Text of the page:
Vero Beach Minister Who Had Adulterous Affair Is Defrocked

By George Conger
July 2, 2009

VERO BEACH — A prominent Vero Beach minister has been defrocked after an investigation concluded he had engaged in “conduct unbecoming a member of the clergy” for having carried on an adulterous affair for two decades.

On June 29, the congregation of Christ Church in Vero Beach was informed their former minister, the Rev. D. Lorne Coyle, had been deposed by Bishop John Guernsey and no longer had the “right to exercise the office of priest and the authority” of a minister.

On Feb 1, Coyle stunned members of the independent congregation, which meets in the former Indian River County Tax Assessor’s Office in Majestic Plaza off U.S. 1 in Vero Beach, by saying he was resigning as their senior minister and admitted to having committed adultery.

In 2007, Coyle, who had been the rector of Trinity Episcopal Church in Vero Beach for 15 years, led the majority of its members out of the Diocese of Central Florida in protest to the national Episcopal Church’s departure from traditional moral teachings. Coyle’s abrupt resignation on morals charges rocked the conservative congregation, causing some to speculate it would collapse.

However, the Rev. Bob Stull, Christ Church’s interim rector, said Thursday, “despite the sadness and concern” the church was “carrying on” and had not been sunk by the affair.

We are “weathering the storm”, Stull said, crediting the “lay leaders of the parish” for holding the congregation together. “It’s not just the leadership of the clergy, but the people” who have allowed Christ Church to continue to prosper, he said.

Christ Church is one of 700 founding congregations of 100,000 former Episcopalians in the United States and Canada that last month formed the Anglican Church in North America.

In his June 29 letter to the congregation, Guernsey said Coyle “engaged in an adulterous relationship, which began very early in his ordained ministry and continued for many years.” In 1991, the affair was discovered and the bishop of Rhode Island disciplined Coyle, but allowed him to remain a priest.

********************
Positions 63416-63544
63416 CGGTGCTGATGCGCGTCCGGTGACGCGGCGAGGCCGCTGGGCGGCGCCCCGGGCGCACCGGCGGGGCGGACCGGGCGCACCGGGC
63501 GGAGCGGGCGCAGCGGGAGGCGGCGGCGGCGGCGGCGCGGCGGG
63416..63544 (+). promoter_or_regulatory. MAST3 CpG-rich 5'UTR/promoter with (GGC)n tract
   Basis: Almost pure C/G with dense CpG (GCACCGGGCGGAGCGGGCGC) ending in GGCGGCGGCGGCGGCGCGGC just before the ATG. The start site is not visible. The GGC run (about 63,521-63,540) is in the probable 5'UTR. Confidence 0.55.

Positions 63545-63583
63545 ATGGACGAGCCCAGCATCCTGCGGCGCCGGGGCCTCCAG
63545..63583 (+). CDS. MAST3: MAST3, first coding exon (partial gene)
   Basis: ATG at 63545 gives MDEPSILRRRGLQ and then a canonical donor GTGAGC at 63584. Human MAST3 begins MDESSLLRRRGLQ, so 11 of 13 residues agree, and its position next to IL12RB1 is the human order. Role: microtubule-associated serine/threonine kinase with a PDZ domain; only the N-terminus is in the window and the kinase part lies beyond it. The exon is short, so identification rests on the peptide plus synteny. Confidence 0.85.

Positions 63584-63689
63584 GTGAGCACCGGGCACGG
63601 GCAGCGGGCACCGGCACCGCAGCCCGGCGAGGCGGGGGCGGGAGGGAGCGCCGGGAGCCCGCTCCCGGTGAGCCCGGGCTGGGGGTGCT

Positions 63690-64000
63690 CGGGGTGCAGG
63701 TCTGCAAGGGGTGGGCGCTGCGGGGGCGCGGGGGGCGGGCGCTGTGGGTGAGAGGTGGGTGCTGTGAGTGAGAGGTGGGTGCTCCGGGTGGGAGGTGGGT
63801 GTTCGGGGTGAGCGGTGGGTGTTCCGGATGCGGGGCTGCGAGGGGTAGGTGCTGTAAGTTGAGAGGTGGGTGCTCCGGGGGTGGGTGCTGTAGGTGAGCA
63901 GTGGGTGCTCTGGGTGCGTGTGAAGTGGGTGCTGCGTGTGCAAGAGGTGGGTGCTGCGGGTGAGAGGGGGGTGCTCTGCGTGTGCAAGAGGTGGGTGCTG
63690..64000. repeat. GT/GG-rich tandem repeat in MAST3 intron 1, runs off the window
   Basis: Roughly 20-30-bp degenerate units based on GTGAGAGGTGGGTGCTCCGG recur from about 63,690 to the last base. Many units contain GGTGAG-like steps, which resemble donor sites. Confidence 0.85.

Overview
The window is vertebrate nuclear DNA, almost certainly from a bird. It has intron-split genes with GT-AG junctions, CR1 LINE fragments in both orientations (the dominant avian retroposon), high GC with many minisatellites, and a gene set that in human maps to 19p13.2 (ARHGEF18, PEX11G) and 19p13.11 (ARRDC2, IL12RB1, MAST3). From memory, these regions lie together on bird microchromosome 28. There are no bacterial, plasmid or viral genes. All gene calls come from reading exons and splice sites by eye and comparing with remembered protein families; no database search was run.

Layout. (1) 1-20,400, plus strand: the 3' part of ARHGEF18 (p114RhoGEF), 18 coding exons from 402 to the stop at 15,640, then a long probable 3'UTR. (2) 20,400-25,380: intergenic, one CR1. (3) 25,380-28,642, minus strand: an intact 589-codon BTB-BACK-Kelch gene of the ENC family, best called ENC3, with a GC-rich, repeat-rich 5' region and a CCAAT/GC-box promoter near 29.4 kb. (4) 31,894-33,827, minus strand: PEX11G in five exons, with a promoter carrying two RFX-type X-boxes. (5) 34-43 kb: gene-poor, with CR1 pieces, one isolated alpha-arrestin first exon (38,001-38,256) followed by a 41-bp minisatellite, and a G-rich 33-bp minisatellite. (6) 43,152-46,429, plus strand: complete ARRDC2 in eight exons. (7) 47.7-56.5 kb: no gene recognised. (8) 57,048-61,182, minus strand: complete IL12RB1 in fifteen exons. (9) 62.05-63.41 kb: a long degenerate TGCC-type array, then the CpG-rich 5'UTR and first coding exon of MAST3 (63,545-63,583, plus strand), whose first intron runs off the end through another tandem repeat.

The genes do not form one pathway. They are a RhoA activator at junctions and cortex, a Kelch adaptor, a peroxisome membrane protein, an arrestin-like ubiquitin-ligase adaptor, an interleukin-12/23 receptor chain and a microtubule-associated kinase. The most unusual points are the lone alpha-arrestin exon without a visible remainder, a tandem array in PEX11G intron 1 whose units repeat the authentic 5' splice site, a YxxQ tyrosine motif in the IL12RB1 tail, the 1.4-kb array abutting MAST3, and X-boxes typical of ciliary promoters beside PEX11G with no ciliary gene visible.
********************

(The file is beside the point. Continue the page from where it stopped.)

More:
However, Guernsey writes Coyle “resumed the adulterous relationship” after moving to Vero Beach, finally ending the affair in 2000.

Because he already had been pardoned for one offense, “this repeated offense was particularly serious,” Guernsey said, and had led to his permanent removal from the ministry.

Guernsey said Thursday he was saddened by the affair, but declined otherwise to comment, stating his letter to the congregation would be his final word on the matter.

Coyle expressed his “remorse for the many people” he had hurt by his actions in a statement released jointly with his wife, Jane, after he was deposed on June 29. He conceded as he had already been “disciplined by the Church and given a new start, my misconduct was therefore particularly grievous.”

While “I privately repented of this sin, I kept it hidden from my wife, my bishop” and his congregation, and offered his apologies for betraying their trust.


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